Largely unreported was the story of how well the men accepted Sorenstams presence and treated her on the course and around the range that week.
 
Shes one of the people who gets it, Browne says now. She doesnt do anything half-baked.
 
Id like to meet her one day, adds recent Tour winner Cameron Beckman, happy to admit he is a fan of Sorenstams.
 
I used to love just watching her results, says Chopra.
 
I still think its a good thing that she played, Wilson says.
 
And maybe thats the final, good lesson of Colonial 2003: It wasnt just Annika Sorenstam testing herself against the men. It was the men having their own human qualities tested by the presence of a woman in one of their fields.
 
Annika would very much care for it to be known that they passed, too.
 
Related Links:
  • Annika: The Dominance
  • Annika Sorenstam Trivia
  • Annika Timeline
  • Best of Annika Photo Gallery
  • Getty Images

    Punch shot: Predictions for the 147th Open

    By Golf Channel DigitalJuly 18, 2018, 4:00 pm

    CARNOUSTIE, Scotland – In advance of the 147th Open Championship, GolfChannel.com writers sound off on burning questions as players ready for a fast and firm test at Carnoustie. Here’s what our writers think about myriad topics:

    The Monday morning headline will be …

    REX HOGGARD: “Survival.” This one is easy. It always is at Carnoustie, which is widely considered The Open’s most demanding major championship test. Monday’s headline will be that the champion - pick a champion, any one will do - “survived” another dramatic Open. You don’t dominate Carnoustie; you endure.

    RYAN LAVNER: “DJ Bashes Way to Victory at Carnoustie.” If somehow a two-win season could be disappointing, it has been for DJ. He’s first in scoring average, birdie average, par-4 scoring, par-5 scoring, strokes gained: tee to green and proximity from the rough. Those last two stats are the most important, especially here at Carnoustie, with these dry conditions. The game’s preeminent long-and-straight driver, there’s a better-than-decent chance he rolls.

    MERCER BAGGS: “Rahm Tough: Spaniard charges to Open victory.” Jon Rahm will claim him maiden major title this week by powering his way through the winds and fescue at Carnoustie.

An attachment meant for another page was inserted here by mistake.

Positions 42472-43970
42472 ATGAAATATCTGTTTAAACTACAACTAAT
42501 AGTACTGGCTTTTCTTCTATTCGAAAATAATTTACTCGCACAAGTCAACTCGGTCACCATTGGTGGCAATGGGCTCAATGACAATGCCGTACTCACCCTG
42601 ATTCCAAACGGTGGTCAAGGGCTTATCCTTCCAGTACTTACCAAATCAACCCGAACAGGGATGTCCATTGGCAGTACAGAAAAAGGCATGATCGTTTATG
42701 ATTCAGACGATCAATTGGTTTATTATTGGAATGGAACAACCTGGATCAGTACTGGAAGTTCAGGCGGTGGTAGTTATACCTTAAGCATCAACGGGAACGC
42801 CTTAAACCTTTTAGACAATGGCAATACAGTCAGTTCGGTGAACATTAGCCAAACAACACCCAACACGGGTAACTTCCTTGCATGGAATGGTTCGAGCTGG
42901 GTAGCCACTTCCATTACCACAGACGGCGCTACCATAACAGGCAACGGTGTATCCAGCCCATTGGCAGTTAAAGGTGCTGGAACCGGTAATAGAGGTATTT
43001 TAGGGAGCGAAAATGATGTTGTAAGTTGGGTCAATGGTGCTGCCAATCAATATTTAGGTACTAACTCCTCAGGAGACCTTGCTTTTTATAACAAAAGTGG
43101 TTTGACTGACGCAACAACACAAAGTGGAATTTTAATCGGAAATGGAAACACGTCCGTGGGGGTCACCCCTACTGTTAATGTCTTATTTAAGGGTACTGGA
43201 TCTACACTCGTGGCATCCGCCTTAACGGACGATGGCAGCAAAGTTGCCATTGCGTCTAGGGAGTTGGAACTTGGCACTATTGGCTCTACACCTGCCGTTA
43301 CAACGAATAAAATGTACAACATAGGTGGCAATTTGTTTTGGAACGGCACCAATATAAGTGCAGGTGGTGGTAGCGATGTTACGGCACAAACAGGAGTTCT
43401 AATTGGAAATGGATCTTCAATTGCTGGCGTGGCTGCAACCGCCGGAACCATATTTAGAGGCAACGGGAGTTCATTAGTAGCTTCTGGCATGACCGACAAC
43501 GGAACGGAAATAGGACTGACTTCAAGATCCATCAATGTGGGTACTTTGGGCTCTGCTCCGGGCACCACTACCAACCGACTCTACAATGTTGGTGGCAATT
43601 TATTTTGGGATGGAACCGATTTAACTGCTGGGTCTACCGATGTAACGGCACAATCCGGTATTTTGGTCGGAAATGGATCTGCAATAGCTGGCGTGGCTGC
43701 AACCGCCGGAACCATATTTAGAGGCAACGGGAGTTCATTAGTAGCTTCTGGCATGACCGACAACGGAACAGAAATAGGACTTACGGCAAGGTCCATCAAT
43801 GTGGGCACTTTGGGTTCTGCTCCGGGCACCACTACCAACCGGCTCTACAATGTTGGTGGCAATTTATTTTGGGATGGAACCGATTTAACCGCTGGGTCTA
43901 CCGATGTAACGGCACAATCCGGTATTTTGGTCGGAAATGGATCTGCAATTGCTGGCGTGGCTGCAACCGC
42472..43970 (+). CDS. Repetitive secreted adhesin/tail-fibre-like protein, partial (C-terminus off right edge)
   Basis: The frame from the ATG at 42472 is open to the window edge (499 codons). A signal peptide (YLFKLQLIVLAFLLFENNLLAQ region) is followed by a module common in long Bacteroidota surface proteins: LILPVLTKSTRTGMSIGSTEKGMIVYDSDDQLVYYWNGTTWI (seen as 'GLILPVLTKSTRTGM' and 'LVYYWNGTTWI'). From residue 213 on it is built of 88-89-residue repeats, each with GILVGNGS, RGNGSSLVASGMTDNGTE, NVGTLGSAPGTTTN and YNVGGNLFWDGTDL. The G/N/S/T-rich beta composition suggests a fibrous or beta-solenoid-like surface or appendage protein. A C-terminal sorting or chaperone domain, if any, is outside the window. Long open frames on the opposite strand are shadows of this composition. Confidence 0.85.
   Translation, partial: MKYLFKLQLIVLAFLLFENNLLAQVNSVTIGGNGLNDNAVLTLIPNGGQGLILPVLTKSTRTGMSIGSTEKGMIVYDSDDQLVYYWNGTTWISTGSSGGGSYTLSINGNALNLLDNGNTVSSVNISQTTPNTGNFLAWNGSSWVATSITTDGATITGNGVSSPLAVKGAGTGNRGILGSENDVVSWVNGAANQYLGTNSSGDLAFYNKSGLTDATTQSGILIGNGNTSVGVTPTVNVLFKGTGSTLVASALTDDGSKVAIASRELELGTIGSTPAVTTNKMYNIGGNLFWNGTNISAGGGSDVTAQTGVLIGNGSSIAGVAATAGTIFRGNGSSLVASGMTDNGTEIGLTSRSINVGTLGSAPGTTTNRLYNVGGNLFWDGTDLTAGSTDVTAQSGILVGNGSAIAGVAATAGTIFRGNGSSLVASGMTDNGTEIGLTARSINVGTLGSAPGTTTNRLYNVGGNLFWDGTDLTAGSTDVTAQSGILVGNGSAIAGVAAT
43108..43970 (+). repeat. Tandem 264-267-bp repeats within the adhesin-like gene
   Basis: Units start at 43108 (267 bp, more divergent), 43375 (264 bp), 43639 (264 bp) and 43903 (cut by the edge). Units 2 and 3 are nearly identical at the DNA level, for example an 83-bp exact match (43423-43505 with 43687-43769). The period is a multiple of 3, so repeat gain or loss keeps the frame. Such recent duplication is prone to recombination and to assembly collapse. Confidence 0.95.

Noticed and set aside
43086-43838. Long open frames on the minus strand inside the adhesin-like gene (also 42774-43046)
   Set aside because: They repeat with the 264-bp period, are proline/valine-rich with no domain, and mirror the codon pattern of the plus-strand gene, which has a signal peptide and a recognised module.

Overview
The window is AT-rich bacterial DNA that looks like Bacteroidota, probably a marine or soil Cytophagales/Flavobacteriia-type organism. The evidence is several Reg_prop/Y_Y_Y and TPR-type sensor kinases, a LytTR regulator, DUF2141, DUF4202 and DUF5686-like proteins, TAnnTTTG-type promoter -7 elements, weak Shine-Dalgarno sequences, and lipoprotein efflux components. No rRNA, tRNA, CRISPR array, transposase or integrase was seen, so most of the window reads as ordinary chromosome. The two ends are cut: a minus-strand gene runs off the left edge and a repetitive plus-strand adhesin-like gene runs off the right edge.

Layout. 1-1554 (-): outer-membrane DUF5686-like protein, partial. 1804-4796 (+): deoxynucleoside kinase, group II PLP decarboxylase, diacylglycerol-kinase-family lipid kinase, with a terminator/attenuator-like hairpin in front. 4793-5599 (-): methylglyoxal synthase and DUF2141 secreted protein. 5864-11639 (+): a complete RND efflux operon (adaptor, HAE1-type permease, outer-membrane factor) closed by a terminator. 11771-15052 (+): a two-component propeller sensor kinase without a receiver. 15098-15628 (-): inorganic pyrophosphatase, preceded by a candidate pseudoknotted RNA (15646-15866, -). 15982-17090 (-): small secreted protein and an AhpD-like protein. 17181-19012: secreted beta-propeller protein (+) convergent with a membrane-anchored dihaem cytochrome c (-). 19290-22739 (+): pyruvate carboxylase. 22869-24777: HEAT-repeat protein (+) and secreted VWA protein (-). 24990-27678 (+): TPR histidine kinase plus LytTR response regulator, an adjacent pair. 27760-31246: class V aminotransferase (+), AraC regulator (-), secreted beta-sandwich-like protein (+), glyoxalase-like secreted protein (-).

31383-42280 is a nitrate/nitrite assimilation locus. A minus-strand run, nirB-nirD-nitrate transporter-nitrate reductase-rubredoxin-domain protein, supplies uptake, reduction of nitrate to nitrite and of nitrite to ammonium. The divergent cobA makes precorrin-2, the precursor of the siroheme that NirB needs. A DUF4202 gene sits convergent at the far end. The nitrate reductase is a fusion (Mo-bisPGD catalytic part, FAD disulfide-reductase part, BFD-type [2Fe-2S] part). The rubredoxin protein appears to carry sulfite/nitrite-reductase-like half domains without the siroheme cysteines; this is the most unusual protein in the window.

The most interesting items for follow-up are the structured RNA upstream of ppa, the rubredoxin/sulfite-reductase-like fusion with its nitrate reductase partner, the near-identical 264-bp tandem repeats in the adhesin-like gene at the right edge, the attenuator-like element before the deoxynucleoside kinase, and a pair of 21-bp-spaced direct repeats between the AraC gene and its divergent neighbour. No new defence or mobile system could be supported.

JAY COFFIN: “Thomas wins second major, ascends to world No. 1 again.” Shortly after The Open last year, Thomas rolled through the end of the PGA Tour season. This is the time of year he likes best. Despite a poor Open record the last two years, he’s not remotely concerned. He’s a tad miffed he didn’t win in France two weeks ago and comes to Carnoustie refreshed, with a gameplan, and ready to pounce.



    Who or what will be the biggest surprise?

    HOGGARD: Style of play. Given Carnoustie’s reputation as a brute, the surprise will be how the champion arrives at his lofty perch. Unlike previous editions at Carnoustie, this week’s dry conditions will promote more aggressive play off the tee and the winner will defy the norm and power his way to victory.

    LAVNER: Tiger Woods. This is Woods’ best chance to win a major this year, and here’s believing he contends. His greatest strengths are his iron game and scrambling, and both aspects will be tested to the extreme at Carnoustie, helping separate him from some of the pretenders. With even a little cooperation from his putter, he should be in the mix.

    BAGGS: Padraig Harrington. He had a good opening round last week at the Scottish Open and has some good vibes being the 2007 Open champion at Carnoustie. He won’t contend for four rounds, but a few days in the mix would be a nice surprise.

    COFFIN: Alex Noren. Perhaps someone ranked 11th in the world shouldn’t be a surprise, but with so much focus on some of the bigger, household names, don’t be surprised when Noren is in contention on Sunday. He hasn’t finished worse than 25th since early May and won two weeks ago in France. He also tied for sixth place last year at Royal Birkdale.



    Who or what will be the biggest disappointment?

    HOGGARD: Jordan Spieth. Although he was brilliant on his way to victory last year at Royal Birkdale, Spieth is not the same player for this week’s championship, the byproduct of a balky putter that has eroded his confidence. Spieth said giving back the claret jug this week was hard, but his finish will be even tougher.

    LAVNER: Weather. This might sound a little sadistic, but one of the unique joys of covering this tournament is to watch the best in the world battle conditions they face only once a year – the bone-chilling cold, the sideways rain, the howling wind. It doesn’t appear as though that’ll happen this year. With only a few hours of light rain expected, and no crazy winds in the forecast, the biggest challenge for these stars will be judging the bounces on the hard, baked-out turf.